historical fiction


A realistic historical fiction which kind of glances at the myth of Cupid and Psyche.

Publication year: 1956
Format: print
Publication year of the Finnish translation: 2013
Finnish translator: Kirsi Nisula
Finnish publisher: Kirjapaja
Page count: 304 including two introductions to the book.

I’m familiar with the original myth but it’s been so long since I read it that it was great that one of the introductions has a brief recounting of it. It’s also fascinating to see the differences in the myth and Lewis’s version.

The story is told through the eyes of Orual, the eldest of Psyche’s sisters. If you’re expecting to see Cupid or much of the other gods, you’ll be disappointed. Also, Cupid is barely seen and Psyche is absent for most of the tale so I can’t really call this a retelling. Rather, a story inspired by the myth.

In this story, the Greek gods are very much out of the picture, rarely seen or heard, and not interacting with the humans. Even their famous tempers and desires are gone, apparently invented by humans. Although, some manner of jealousy might be seen near the end. Indeed, this reads like a historical fiction. The brief scenes where the deities are seen can be interpreted as dreams or visions.

Orual wrote this book when she is an old woman, as a memoir of what happened to her and her sister. She loved her sister very much and is bitter that the gods have twisted their story.

Orual is the eldest daughter of the king of Glome. Much to the king’s disappointment, she’s a girl and worse yet, ugly. Her sister Redival, however, is pretty. But the king’s wife died soon after Redival’s birth and he does his best to get another bride. The king is very temperamental and cruel. His kingdom is poor and he doesn’t have many allies. However, he manages to get another bride who dies giving birth to Psyche who even as a child is so beautiful that everything changes. Because Psyche’s mother is dead, Orual raises.

While Glome isn’t a real, it’s described as a realistic place. The people worship Ungit who requires sacrifices, mostly animals. Orual describes the scent of “holiness” as thick and pungent with blood.

The book has allusions to Christian thought, especially at the end. So, it can be read as a historical fiction, fantasy, or even Christian allegory. But it’s not too heavy handed, except at the end. But it has other themes as well, such as the difference between jealous, selfish love and selfless love which only wants the other’s happiness. Another is a the difference between “pagan” thought and Greek philosophy. Fox, Orual’s Greek tutor, teaches the “barbarians” Greek philosophy and tries to lift Orual and Psyche out of their barbarism.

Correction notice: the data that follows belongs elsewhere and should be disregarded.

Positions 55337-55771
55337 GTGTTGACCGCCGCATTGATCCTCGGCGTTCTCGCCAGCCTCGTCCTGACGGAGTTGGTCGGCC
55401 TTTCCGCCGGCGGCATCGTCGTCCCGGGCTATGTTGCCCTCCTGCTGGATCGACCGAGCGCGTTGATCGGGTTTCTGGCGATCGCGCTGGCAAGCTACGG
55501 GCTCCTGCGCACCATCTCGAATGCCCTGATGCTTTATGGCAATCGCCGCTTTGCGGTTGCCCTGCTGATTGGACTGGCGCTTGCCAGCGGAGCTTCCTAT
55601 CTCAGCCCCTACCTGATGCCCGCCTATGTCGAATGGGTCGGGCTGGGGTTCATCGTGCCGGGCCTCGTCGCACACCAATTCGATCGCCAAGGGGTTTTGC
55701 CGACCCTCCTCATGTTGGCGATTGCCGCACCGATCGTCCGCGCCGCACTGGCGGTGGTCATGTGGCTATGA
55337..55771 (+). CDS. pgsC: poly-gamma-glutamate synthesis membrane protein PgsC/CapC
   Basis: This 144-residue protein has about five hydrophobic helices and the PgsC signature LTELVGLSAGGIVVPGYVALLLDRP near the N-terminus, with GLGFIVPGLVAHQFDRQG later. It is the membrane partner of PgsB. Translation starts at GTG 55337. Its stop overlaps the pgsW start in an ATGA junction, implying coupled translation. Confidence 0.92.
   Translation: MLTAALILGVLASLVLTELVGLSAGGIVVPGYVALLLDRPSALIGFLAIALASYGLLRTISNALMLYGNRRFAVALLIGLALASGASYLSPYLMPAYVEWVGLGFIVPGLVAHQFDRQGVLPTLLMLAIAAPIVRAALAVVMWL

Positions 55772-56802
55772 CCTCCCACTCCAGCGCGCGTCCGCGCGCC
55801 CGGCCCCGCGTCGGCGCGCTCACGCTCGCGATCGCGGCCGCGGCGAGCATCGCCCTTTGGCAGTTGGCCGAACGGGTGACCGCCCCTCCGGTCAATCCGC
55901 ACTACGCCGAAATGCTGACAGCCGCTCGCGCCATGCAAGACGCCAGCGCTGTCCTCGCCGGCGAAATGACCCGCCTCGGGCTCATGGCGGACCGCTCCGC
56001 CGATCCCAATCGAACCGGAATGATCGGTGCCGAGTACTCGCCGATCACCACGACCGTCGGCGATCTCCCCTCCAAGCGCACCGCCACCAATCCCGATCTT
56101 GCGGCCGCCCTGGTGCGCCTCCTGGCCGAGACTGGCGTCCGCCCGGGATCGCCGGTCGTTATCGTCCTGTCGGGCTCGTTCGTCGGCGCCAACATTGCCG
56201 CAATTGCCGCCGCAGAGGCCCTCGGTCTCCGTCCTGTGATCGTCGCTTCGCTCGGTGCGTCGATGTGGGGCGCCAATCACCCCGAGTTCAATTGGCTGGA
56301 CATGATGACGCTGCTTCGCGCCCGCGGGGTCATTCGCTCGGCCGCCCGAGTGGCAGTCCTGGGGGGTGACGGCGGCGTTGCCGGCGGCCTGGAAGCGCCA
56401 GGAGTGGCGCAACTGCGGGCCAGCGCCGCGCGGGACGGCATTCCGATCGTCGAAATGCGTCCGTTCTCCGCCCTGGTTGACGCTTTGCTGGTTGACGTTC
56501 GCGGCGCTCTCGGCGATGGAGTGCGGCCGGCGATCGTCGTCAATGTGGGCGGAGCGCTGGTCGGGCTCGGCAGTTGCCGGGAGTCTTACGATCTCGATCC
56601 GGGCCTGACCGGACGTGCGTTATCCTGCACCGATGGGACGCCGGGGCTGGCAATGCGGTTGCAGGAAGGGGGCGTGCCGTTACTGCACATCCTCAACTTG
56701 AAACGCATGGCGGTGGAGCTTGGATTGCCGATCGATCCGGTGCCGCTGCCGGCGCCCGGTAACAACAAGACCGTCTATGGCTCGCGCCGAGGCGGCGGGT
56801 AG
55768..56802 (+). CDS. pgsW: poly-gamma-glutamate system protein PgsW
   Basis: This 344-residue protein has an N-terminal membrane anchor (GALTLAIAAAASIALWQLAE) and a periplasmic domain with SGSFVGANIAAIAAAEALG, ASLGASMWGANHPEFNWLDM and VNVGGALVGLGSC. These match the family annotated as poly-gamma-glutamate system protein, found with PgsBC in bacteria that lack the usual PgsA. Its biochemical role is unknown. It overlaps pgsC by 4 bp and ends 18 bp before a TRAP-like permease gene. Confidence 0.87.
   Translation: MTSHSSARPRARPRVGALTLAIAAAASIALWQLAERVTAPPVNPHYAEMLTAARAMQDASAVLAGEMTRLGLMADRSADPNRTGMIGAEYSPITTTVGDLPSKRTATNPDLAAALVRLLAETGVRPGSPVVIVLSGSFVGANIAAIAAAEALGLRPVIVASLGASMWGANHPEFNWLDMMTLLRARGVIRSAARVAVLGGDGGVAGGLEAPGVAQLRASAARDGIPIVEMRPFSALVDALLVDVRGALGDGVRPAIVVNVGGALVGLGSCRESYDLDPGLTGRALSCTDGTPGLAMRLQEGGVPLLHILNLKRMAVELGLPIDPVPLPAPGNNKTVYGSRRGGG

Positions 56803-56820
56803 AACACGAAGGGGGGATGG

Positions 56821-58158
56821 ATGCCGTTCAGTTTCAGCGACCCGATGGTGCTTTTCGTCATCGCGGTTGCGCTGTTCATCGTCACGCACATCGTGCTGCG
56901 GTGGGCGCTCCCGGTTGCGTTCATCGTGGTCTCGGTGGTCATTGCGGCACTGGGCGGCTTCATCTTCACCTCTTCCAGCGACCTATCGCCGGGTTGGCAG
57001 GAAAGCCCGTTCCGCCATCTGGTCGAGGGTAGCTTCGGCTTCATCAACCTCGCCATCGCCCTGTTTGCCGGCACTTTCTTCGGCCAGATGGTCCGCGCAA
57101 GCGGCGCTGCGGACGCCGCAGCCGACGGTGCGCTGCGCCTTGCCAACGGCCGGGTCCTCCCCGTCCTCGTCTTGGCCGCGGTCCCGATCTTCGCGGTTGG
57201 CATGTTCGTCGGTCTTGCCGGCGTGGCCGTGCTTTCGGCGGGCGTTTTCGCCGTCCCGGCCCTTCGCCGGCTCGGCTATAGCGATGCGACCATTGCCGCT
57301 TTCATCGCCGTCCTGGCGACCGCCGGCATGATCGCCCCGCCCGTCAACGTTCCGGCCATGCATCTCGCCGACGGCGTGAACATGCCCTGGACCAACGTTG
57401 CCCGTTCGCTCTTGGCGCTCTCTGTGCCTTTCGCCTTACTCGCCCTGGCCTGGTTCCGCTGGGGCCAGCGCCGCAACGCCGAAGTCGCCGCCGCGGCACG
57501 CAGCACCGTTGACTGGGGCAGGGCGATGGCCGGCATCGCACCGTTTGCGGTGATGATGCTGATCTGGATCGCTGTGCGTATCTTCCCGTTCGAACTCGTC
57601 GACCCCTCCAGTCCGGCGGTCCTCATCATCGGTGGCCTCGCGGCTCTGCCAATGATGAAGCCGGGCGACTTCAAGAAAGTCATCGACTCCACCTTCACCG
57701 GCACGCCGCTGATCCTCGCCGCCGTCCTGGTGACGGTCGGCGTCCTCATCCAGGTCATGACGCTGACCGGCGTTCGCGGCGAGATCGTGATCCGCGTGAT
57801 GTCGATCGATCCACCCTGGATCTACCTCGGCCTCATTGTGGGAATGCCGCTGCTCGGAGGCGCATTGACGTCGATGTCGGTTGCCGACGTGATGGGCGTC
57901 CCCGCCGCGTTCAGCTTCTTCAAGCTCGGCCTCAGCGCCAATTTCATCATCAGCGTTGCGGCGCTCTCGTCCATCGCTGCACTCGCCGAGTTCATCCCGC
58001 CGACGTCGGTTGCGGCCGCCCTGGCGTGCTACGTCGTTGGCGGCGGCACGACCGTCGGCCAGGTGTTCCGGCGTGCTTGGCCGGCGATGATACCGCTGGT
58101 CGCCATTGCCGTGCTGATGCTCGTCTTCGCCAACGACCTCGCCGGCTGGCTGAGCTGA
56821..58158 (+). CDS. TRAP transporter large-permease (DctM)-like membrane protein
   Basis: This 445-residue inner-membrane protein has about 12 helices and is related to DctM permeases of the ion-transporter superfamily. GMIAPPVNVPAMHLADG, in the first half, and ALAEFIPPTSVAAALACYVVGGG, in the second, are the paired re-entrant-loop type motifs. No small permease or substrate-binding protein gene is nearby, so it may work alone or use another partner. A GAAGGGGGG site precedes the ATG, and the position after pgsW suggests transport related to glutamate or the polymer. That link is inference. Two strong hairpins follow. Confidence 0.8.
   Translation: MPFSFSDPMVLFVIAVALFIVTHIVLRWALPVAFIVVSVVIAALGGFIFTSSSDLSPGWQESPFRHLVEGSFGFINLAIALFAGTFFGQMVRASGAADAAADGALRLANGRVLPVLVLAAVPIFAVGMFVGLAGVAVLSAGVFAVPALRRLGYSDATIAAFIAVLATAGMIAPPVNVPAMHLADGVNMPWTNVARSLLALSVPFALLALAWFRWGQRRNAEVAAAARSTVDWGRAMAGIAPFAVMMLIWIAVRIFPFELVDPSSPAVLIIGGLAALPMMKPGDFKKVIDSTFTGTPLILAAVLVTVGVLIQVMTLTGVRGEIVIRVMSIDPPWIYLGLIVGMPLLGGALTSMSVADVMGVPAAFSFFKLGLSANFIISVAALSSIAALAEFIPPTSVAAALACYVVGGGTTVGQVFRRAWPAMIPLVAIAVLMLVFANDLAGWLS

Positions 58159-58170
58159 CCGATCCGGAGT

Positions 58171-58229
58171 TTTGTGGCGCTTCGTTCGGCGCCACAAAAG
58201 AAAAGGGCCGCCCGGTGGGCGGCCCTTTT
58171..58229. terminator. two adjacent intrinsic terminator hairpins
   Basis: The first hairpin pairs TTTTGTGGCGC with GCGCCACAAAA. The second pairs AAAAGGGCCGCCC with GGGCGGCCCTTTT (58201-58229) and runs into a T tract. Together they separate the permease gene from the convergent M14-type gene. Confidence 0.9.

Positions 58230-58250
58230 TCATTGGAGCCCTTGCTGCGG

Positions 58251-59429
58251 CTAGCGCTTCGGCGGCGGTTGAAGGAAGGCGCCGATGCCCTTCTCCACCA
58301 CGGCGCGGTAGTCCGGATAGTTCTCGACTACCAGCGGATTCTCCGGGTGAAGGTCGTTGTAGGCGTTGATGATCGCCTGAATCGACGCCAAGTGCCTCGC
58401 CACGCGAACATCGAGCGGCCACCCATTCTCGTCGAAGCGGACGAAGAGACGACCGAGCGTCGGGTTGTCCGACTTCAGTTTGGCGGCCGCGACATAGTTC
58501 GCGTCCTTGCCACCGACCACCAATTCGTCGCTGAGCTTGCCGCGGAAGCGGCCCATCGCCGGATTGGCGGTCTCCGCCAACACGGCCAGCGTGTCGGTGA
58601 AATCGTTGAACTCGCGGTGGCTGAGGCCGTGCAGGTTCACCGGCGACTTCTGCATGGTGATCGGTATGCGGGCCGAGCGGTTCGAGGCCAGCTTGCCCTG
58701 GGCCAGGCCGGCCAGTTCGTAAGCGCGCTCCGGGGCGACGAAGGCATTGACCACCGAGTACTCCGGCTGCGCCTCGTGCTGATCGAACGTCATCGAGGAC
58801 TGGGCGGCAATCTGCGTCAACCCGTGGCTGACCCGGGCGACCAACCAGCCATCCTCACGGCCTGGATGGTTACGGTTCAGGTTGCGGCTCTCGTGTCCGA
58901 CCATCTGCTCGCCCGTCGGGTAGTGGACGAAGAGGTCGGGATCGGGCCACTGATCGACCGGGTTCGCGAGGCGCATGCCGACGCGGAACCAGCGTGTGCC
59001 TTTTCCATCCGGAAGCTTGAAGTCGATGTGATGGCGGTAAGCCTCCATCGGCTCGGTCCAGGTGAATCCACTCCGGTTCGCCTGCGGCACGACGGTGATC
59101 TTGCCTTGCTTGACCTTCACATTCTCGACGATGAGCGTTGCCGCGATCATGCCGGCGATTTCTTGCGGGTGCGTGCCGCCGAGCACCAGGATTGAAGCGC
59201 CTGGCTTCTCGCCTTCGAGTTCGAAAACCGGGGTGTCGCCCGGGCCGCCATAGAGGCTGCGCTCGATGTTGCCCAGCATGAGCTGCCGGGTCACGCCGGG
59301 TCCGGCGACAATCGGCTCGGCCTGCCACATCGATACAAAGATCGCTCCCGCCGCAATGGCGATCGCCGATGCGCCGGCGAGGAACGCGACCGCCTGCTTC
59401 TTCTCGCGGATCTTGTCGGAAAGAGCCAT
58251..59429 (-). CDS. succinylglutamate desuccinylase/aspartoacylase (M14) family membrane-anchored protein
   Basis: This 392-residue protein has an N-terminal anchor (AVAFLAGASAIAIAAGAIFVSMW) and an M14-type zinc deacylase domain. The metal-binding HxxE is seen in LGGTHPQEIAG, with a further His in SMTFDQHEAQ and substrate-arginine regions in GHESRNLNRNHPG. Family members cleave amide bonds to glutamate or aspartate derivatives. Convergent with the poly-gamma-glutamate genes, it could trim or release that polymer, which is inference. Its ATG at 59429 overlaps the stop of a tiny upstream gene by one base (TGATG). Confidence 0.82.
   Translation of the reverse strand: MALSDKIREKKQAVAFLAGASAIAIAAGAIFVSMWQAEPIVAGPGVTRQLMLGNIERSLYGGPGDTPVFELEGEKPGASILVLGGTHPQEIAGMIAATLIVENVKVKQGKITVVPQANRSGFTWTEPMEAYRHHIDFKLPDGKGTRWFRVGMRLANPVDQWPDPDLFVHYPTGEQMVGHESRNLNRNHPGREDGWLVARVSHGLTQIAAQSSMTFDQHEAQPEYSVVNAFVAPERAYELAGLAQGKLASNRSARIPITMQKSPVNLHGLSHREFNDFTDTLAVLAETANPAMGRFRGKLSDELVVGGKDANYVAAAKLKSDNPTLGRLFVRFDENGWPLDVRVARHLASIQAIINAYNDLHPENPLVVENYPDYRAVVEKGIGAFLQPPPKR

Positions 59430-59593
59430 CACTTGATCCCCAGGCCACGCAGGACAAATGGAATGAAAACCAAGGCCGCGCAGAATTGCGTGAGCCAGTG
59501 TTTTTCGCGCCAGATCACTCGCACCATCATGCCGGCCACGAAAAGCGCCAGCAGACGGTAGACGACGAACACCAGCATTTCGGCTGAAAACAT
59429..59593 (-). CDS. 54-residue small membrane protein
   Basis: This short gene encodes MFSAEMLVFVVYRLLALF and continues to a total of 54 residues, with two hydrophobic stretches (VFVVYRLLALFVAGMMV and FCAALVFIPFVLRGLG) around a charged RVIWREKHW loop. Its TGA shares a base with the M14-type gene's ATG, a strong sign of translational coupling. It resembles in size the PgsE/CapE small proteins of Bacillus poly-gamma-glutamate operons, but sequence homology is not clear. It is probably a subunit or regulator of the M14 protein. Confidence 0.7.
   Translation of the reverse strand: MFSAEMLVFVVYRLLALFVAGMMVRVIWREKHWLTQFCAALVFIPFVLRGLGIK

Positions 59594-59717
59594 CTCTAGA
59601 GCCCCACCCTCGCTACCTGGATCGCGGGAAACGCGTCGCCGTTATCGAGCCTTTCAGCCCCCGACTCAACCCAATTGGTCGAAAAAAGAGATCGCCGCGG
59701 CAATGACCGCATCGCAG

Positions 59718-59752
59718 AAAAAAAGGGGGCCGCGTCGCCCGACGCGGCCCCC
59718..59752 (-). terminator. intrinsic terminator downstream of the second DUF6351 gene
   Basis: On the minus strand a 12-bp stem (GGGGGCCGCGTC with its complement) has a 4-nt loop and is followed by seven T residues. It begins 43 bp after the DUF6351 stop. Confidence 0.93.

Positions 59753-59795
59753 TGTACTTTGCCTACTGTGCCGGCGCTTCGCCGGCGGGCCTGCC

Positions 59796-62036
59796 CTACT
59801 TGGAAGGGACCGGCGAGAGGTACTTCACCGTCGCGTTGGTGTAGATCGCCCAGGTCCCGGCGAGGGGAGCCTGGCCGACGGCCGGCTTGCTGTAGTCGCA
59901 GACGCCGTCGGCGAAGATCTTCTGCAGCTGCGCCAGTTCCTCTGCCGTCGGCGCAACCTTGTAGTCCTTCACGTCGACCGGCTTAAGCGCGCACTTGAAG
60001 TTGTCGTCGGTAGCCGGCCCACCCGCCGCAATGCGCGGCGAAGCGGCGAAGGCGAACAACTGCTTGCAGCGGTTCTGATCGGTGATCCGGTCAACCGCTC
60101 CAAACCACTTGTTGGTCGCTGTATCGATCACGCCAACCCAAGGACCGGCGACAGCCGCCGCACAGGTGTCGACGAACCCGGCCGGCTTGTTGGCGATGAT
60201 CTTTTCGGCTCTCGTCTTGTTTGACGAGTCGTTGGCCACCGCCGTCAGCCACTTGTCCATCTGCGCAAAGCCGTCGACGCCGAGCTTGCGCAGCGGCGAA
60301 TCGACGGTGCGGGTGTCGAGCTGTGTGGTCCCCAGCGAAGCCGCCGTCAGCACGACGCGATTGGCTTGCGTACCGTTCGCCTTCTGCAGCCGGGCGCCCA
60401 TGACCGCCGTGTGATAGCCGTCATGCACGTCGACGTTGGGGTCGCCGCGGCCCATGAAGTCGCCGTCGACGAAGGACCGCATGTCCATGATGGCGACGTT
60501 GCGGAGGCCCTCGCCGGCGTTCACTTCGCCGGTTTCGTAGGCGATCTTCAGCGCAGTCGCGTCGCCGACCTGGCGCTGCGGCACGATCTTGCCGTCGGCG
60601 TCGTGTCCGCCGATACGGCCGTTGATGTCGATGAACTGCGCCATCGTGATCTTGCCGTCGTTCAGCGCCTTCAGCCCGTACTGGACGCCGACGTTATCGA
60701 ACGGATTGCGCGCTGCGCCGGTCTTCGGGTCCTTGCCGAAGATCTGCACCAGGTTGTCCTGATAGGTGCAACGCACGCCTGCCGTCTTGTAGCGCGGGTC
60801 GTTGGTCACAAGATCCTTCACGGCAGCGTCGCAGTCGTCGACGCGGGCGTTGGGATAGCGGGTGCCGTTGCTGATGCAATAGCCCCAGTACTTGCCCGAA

The Finnish translation is excellent.

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The first book in Sherlock Holmes and Lucy James mystery series.

Publication year: 2015
Format: Audio
Running time: 7 hours 28 minute
Narrator: Edward Petherbridge

This was a pretty enjoyable, fast-paced mystery if you can ignore the liberties taken with Holmes and Moriarty and their relationship.

It’s 1895, three years after Holmes supposedly died fighting Moriarty. However, he did survive and lives in secrecy. Some people do know that he survived. Mycroft, Holmes’ brother, has a very high-profile case for Holmes; a man has been murdered and a lot of highly placed men are concerned. The murdered man is in the employ of John D. Rockefeller so his position is more important than himself. It comes clear that a shadowy organization is targeting the men around Rockefeller.

But Holmes’ attention is captured by a young and beautiful American actress, Lucy James, who wants Holmes to find out who are her real parents.

The story has a lot of twists and turns. The writing style is quite faithful to Doyle’s style. Holmes is more emotional than in many other pastiches which didn’t bother me. We also get a lot of historical personages which was fun.

However, Veley adds a different wrinkle to Holmes’ and Moriarty’s backstory which I didn’t quite care for. Also, for a Holmes mystery this was somewhat predictable.

The narrator was great and spot on for this style of story.

The first book in the humorous historical mystery series Her Spyness set in Britain in the 1930s.

Publication year: 2007
Format: Audio
Running time: 8 hours 4 minute
Narrator: Katharine Kellgren

Lady Victoria Georgiana Charlotte Eugenie, or Georgie as she’s known to her friends, is a cousin of King George V of England but she doesn’t have much money. Her brother has cut off her allowance and she doesn’t want to marry a boorish foreign prince. Of course, her brother the Duke is also penniless because their father gambled away almost everything and then killed himself. Georgie’s fed up living as an unwanted house guest with her brother and his wife in the Rannoch castle in Scotland. So, she heads to London. She stays in the family’s London house but she doesn’t have enough money to hire even one maid. She tries to work for a living but knows that the royal family wouldn’t put up with that if they found out so she tries to keep it a secret. Even her own mother doesn’t like it and sabotages her first job right at the start. Fortunately, she meets her old friend from school, Belinda, who is now a famous fashion designer. Or at least she aspires to be famous. Meanwhile, she tries to get paying customers. But she’s happy to help out Georgie. As a good royal girl, Georgie doesn’t have much experience with men but in this story she meets a penniless but charming Darcy and Tristram whom she’s known as a child.